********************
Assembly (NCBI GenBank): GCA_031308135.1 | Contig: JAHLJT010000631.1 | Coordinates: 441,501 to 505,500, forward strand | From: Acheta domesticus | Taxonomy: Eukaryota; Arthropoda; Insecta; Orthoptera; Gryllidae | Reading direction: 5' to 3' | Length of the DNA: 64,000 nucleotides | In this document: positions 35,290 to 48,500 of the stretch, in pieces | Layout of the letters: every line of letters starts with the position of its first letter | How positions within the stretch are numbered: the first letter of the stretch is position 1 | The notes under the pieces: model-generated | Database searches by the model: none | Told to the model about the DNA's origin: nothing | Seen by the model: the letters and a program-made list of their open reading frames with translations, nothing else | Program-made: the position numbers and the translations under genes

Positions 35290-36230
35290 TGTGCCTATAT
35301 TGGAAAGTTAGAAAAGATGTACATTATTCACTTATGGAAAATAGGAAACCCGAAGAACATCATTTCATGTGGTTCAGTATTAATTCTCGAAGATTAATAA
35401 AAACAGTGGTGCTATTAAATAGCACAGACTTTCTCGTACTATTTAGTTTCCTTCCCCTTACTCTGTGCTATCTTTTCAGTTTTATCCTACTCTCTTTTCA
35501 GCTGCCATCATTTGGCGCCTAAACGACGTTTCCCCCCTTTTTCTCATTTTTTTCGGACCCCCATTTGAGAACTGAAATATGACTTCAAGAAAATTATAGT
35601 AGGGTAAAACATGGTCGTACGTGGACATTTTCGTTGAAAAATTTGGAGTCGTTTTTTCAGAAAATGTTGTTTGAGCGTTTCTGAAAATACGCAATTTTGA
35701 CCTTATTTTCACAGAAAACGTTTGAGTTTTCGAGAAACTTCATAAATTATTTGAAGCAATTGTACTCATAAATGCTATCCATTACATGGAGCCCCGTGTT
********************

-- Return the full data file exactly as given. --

Assembly (NCBI GenBank): GCA_031308135.1 | Contig: JAHLJT010000631.1 | Coordinates: 441,501 to 505,500, forward strand | From: Acheta domesticus | Taxonomy: Eukaryota; Arthropoda; Insecta; Orthoptera; Gryllidae | Reading direction: 5' to 3' | Length of the DNA: 64,000 nucleotides | In this document: positions 35,290 to 48,500 of the stretch, in pieces | Layout of the letters: every line of letters starts with the position of its first letter | How positions within the stretch are numbered: the first letter of the stretch is position 1 | The notes under the pieces: model-generated | Database searches by the model: none | Told to the model about the DNA's origin: nothing | Seen by the model: the letters and a program-made list of their open reading frames with translations, nothing else | Program-made: the position numbers and the translations under genes

Positions 35290-36230
35290 TGTGCCTATAT
35301 TGGAAAGTTAGAAAAGATGTACATTATTCACTTATGGAAAATAGGAAACCCGAAGAACATCATTTCATGTGGTTCAGTATTAATTCTCGAAGATTAATAA
35401 AAACAGTGGTGCTATTAAATAGCACAGACTTTCTCGTACTATTTAGTTTCCTTCCCCTTACTCTGTGCTATCTTTTCAGTTTTATCCTACTCTCTTTTCA
35501 GCTGCCATCATTTGGCGCCTAAACGACGTTTCCCCCCTTTTTCTCATTTTTTTCGGACCCCCATTTGAGAACTGAAATATGACTTCAAGAAAATTATAGT
35601 AGGGTAAAACATGGTCGTACGTGGACATTTTCGTTGAAAAATTTGGAGTCGTTTTTTCAGAAAATGTTGTTTGAGCGTTTCTGAAAATACGCAATTTTGA
35701 CCTTATTTTCACAGAAAACGTTTGAGTTTTCGAGAAACTTCATAAATTATTTGAAGCAATTGTACTCATAAATGCTATCCATTACATGGAGCCCCGTGTT